Jan Tik talks of where hopscotch began and spread across Europe. He writes
"Hopscotch began in ancient Britain during the early Roman Empire. The original hopscotch courts were over 100 feet long and used for military training exercises. Roman foot-soldiers ran the course in full armor and field packs to improve their footwork, much the same way modern football players run through rows of truck tires today.
Roman children drew their own smaller courts in imitation of the soldiers, added a scoring system and "Hopscotch" spread throughout Europe."
Around 2000 years later the Economics and Social Research Council published the first issue of Britain Today [ in March, so its taken a long time for me to stumble over it in our local library!). One article, "Britain's Innovation Challenge" , states:
"The rise of India and China and other low cost economics means that competing on cost is no longer a viable strategy. To succees in future, Britain needs to compete on added value - especially in its knowledge base.....Britain spends £21billion creating new knowledge throught the science system in universities, research institutes and companies. Evidence suggests that Britain is good at producing scientific knowledge.....
yet despite its impressive performance in this area, Britain lags behind other developed economiesin converting new ideas into commercial applications. .......
British businesses have not been effective at capturing and leveraging know-how.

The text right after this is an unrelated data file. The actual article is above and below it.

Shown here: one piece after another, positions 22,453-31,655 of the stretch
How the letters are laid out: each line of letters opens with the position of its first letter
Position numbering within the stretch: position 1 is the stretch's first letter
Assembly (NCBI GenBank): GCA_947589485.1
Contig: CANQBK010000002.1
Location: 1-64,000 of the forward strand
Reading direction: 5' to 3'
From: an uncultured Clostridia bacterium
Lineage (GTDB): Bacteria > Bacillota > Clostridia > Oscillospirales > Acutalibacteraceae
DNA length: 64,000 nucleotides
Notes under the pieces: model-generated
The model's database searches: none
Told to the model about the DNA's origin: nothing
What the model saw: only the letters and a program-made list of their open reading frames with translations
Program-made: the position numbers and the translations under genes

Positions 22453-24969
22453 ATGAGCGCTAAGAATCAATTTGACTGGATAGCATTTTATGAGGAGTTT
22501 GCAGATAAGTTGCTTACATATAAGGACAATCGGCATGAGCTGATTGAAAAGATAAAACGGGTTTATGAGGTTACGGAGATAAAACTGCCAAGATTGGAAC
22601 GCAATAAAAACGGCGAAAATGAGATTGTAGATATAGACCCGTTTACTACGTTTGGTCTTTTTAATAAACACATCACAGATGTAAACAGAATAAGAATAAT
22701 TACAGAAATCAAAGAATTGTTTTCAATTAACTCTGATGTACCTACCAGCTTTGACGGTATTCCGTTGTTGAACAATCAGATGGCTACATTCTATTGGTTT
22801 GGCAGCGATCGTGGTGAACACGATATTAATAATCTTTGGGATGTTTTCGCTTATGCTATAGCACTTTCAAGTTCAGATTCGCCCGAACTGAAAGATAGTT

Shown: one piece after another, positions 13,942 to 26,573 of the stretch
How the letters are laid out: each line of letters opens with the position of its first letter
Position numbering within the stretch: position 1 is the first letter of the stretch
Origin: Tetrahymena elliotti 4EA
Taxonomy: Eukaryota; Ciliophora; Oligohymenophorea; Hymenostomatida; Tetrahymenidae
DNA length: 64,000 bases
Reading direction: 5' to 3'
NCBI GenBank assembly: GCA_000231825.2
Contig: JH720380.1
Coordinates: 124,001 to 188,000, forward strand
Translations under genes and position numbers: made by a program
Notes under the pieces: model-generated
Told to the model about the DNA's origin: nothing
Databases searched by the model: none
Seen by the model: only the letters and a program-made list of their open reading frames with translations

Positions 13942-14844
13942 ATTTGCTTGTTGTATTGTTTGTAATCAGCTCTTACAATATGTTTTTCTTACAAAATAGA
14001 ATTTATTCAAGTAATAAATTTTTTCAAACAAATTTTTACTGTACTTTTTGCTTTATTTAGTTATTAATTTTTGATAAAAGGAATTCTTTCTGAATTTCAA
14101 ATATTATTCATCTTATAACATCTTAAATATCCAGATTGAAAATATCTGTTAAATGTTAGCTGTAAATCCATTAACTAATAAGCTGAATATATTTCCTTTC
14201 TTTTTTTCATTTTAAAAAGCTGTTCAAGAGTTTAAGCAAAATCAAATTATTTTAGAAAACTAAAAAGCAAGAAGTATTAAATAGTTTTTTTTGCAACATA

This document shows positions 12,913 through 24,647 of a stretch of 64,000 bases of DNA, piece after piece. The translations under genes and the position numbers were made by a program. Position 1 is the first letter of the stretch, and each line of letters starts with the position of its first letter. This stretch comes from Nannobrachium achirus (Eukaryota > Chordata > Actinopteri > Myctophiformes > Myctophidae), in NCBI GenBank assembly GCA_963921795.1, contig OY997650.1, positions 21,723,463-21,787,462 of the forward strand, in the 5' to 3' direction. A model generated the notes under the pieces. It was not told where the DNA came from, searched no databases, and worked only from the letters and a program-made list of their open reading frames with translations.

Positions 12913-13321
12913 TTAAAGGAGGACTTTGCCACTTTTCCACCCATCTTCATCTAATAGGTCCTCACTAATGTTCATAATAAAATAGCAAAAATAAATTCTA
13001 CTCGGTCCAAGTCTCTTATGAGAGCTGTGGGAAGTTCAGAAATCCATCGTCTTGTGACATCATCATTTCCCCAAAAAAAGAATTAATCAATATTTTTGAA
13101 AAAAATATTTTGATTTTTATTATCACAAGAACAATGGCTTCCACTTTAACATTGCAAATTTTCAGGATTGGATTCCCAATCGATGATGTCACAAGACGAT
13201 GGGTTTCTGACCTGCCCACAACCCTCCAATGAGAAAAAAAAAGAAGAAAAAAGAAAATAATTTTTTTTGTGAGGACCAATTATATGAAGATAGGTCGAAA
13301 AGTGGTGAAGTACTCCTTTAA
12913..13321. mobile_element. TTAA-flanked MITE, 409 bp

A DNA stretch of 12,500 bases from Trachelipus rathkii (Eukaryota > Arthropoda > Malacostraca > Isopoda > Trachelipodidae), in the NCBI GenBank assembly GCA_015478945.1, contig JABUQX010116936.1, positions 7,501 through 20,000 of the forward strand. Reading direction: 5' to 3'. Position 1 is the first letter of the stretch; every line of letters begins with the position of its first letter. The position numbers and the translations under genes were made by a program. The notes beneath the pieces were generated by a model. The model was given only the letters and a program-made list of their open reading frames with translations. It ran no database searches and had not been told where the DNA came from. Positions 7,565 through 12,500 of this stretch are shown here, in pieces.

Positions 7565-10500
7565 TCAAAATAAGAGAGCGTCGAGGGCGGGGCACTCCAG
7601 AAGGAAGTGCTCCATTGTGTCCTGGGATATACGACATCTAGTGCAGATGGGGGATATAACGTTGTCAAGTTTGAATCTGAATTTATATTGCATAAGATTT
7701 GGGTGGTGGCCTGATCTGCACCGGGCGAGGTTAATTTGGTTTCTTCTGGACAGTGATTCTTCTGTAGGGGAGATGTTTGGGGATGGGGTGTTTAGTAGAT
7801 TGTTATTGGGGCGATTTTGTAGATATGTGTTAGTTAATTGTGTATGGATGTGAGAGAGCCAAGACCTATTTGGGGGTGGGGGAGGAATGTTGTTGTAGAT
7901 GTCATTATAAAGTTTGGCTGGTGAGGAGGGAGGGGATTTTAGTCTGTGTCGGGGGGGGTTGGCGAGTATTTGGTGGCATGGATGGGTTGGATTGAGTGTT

This is true both in terms of creating new products and services, and improving processes and practices."
I attended many of the MediaLab Europe's Open House days in Dublin, that ran from July 2003-January 2005. I was inspired by the demonstrations of work that went on there and of their list of prospective and actual partners.In spite of the statement of their founding CEO, Dr Rudy Burger that:
Put this into Design Space, apply Design Fast Action and a bridging process begins to emerge:
We are now thinking about all the eight factors as well as interacting around them.. this does not mean we get all risk adverse and kill ideas and directions but treat the project as a quest with responsibilities on all parties to do something differently: to do some devilling between quest get-togethers in Design Space.
Where the bridging is done is a cultural thing and the challenge is that there is a clash of cultures in partners, who will now worry about sharing insights as there is a perception that sharing can dilute any competitive advantage. It is really an opportunity for orchestration to be introduced to open up the conversations that ultimately yield sustainable competitive advantage. Verganti describes how Italian companies like Alessi, Artemide, Kartell, etc, demonstrate how this can work in practice. Apple is another example of how orchestration of partners can work in a radical way.
So how do we ensure that bridging happens easier so that there can be a "Meeting of Minds".
One part of the how is to identify potential tools, choose the relevant ones, acquire, use and exploit them to achieve our goals. So how do we transform Design Fast Action into an activity-oriented view to aid the choice of tools?